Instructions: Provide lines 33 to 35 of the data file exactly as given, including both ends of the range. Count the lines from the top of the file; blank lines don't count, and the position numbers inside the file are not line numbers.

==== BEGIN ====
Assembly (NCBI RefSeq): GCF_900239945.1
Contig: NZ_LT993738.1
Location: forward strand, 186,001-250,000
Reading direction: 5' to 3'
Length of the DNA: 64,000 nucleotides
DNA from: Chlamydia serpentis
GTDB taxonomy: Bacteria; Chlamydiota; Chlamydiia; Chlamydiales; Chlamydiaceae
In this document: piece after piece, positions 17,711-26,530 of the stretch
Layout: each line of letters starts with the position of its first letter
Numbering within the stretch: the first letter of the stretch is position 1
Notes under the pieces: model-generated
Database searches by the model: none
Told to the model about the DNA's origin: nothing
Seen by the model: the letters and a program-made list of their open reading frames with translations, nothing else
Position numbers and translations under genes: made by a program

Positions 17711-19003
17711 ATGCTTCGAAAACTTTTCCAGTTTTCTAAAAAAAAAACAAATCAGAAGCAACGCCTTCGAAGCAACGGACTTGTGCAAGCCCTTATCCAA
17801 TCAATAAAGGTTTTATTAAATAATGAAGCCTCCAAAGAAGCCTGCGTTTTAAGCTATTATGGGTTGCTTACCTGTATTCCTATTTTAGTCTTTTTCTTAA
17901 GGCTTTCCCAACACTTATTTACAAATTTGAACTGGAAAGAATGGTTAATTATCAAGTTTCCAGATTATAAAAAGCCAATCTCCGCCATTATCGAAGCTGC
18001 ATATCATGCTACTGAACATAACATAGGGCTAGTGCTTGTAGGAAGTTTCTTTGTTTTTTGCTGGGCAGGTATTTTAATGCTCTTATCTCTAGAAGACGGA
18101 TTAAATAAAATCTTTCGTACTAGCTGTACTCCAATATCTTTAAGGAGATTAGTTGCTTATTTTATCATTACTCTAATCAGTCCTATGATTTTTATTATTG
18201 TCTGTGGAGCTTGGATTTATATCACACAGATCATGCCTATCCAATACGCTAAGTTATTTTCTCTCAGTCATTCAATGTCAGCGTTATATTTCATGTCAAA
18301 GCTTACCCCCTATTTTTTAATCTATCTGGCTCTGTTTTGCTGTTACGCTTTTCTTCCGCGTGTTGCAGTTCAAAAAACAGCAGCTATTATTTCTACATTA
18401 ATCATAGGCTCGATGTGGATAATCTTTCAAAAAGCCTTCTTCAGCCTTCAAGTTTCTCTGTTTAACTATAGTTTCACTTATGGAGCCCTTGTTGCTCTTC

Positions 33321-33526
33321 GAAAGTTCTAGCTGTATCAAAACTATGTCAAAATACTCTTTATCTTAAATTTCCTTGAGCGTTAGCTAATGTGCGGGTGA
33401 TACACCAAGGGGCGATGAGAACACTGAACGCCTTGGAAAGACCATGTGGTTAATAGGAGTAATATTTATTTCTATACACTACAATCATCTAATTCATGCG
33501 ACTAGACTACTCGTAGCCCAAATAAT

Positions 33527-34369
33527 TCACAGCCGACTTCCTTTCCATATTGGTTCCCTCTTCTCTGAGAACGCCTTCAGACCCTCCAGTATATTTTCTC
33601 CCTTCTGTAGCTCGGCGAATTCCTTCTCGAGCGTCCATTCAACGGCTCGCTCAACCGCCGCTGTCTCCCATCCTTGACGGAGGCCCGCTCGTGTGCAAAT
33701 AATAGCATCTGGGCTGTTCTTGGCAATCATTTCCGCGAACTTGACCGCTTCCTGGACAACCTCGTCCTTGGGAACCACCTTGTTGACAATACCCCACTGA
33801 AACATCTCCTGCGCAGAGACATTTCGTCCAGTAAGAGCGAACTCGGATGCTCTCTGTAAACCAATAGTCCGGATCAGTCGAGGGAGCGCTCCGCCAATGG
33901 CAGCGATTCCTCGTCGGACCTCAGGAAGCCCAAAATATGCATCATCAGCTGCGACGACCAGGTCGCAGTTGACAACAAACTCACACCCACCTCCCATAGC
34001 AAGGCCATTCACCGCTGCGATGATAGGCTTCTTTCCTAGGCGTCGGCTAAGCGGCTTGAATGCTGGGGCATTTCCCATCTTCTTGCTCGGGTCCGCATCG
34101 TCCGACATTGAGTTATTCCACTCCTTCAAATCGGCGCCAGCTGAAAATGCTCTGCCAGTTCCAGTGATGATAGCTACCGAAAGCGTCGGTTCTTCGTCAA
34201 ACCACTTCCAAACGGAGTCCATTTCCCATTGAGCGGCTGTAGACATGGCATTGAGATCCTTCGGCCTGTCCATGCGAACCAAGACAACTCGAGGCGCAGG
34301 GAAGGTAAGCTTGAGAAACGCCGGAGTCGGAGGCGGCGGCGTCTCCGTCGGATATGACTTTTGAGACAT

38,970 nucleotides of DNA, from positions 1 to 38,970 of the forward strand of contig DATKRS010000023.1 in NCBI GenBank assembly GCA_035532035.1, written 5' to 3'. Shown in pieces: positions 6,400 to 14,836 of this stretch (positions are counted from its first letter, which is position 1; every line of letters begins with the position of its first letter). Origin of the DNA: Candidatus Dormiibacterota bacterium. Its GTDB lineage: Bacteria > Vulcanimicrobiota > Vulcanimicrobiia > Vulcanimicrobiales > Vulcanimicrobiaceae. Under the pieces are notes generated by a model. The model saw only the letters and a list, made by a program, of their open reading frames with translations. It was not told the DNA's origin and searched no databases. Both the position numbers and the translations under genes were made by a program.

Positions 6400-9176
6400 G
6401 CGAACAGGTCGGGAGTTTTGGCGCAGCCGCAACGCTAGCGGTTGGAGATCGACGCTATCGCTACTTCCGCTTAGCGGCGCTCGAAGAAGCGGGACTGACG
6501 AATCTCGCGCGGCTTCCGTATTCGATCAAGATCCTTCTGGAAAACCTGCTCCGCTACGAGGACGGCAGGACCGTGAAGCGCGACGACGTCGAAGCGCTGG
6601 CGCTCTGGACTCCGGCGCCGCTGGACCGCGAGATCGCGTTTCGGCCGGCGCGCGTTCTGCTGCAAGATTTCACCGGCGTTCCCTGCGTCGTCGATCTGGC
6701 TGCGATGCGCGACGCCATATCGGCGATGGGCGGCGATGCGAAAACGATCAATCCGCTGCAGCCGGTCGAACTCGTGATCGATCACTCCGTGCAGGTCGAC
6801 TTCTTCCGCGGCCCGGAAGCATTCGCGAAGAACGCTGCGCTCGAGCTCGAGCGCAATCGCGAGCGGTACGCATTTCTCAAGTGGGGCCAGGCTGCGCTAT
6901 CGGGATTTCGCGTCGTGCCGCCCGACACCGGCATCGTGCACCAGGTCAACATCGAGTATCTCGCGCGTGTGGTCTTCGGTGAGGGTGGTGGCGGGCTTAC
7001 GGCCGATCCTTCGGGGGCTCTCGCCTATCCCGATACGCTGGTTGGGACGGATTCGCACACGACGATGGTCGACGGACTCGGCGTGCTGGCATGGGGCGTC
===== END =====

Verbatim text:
33801 AACATCTCCTGCGCAGAGACATTTCGTCCAGTAAGAGCGAACTCGGATGCTCTCTGTAAACCAATAGTCCGGATCAGTCGAGGGAGCGCTCCGCCAATGG
33901 CAGCGATTCCTCGTCGGACCTCAGGAAGCCCAAAATATGCATCATCAGCTGCGACGACCAGGTCGCAGTTGACAACAAACTCACACCCACCTCCCATAGC
34001 AAGGCCATTCACCGCTGCGATGATAGGCTTCTTTCCTAGGCGTCGGCTAAGCGGCTTGAATGCTGGGGCATTTCCCATCTTCTTGCTCGGGTCCGCATCG